“Call of the Thirty: Press Freedom in Burkina Faso and Mali – A Perplexing and Bursting Conundrum!”
Joliba TV News, L’observateur Paalga, France 24, the Federation of African Journalists, Axadle, Omega Media, Le Monde, Wakat Sera, Libération… Thirty African and international organizations and media outlets are mobilizing on May 3rd in support of press freedom in Mali and Burkina Faso. They are calling on the authorities of these two countries and the international community to put an end to the pressures and threats faced by national and foreign journalists on their respective territories. They are urging the two transitional governments to respect their countries’ international commitments in the field of freedom of expression, particularly the African Charter on Human and Peoples’ Rights.
On the occasion of World Press Freedom Day, thirty African and international media outlets, including Axadle and France 24, publish an open letter on May 3rd, 2023 addressed to the authorities of Burkina Faso and Mali, as well as to the entire international community.
As pressures and death threats targeting national and foreign journalists continue to escalate in these two countries, the signatories of this text are concerned about the threats looming over freedom of expression and freedom of the press. “The measures taken by the authorities of Burkina Faso, especially in recent months, are likely to undermine the fundamental right of citizens to be informed”, they wrote in this collective text. “Freedom begins where ignorance ends,” they added, recalling the recent arrests and imprisonments of journalists and opinion leaders in Mali.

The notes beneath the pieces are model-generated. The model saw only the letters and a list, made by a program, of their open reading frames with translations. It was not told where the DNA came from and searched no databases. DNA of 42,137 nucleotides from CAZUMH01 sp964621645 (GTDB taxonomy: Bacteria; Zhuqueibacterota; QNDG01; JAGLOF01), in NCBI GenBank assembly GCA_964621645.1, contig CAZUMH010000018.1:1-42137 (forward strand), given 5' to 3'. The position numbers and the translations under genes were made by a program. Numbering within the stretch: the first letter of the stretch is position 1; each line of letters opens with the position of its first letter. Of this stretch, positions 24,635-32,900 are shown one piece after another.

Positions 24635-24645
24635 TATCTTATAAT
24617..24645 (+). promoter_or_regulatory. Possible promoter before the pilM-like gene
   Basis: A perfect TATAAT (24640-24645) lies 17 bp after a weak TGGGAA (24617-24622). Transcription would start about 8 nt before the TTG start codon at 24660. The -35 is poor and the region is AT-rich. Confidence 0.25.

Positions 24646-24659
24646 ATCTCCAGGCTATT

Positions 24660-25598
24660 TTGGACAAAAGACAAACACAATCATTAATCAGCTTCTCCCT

Albert Camus once said that when the press is free, it can be good or bad, but when it is not, it can only be bad.
Inoussa Ouedraogo, publisher of the newspaper “Le Bendré” and chairman of the Norbert Zongo press center steering committee
“In Burkina Faso as in Mali, these attacks are increasingly relayed on social networks by “influencers” favorable to the military regimes of these two countries, who play the role of vigilantes and do not hesitate to threaten to kill journalists and opinion leaders who are too independent in their eyes,” the signatories of the letter still warn. The signatories include organizations defending journalists’ rights, such as the International Union of Francophone Press (UPF) and the Media Foundation for West Africa (MFWA), as well as human rights organizations such as Human Rights Watch and the International Federation for Human Rights (FIDH).
Today, more than ever, freedom of expression is a constitutional right. It is important to safeguard this precious asset.
Mohamed Attaher Halidou, director of information at Joliba TV News
Citing the Burkinabe daily L’Observateur Paalga, the authors of the open letter claim that “the establishment of a regime of terror” is accompanied by a wave of “fake news” flooding social networks with falsehood. According to them, “the first victims of these ‘influencers’ are the Malian and Burkinabe populations, who are deprived of democratic debate.”
The enemy can never be press freedom. The enemy can never be journalists. The enemy can never be the media. On the contrary, the media are part of the solution.
Boureima Ouedraogo, publisher of the bimonthly “Le Reporter”
The thirty signatories, “aware of their responsibilities” but also “of the political, geopolitical, and military complexity” in these countries, affirm: “The fight against terrorism must not be used as a pretext to impose a new norm of information and to restrict the fundamental rights of the Malian and Burkinabe populations to seek and have access to information through professional and independent media.”
For us, this is an initiative of solidarity that reminds us of the crucial importance of respecting and promoting press freedom.
Sadibou Marong, head of the RSF Africa desk in Dakar
The drafting of this “Call of the thirty” was coordinated by the sub-Saharan Africa office of Reporters Without Borders (RSF).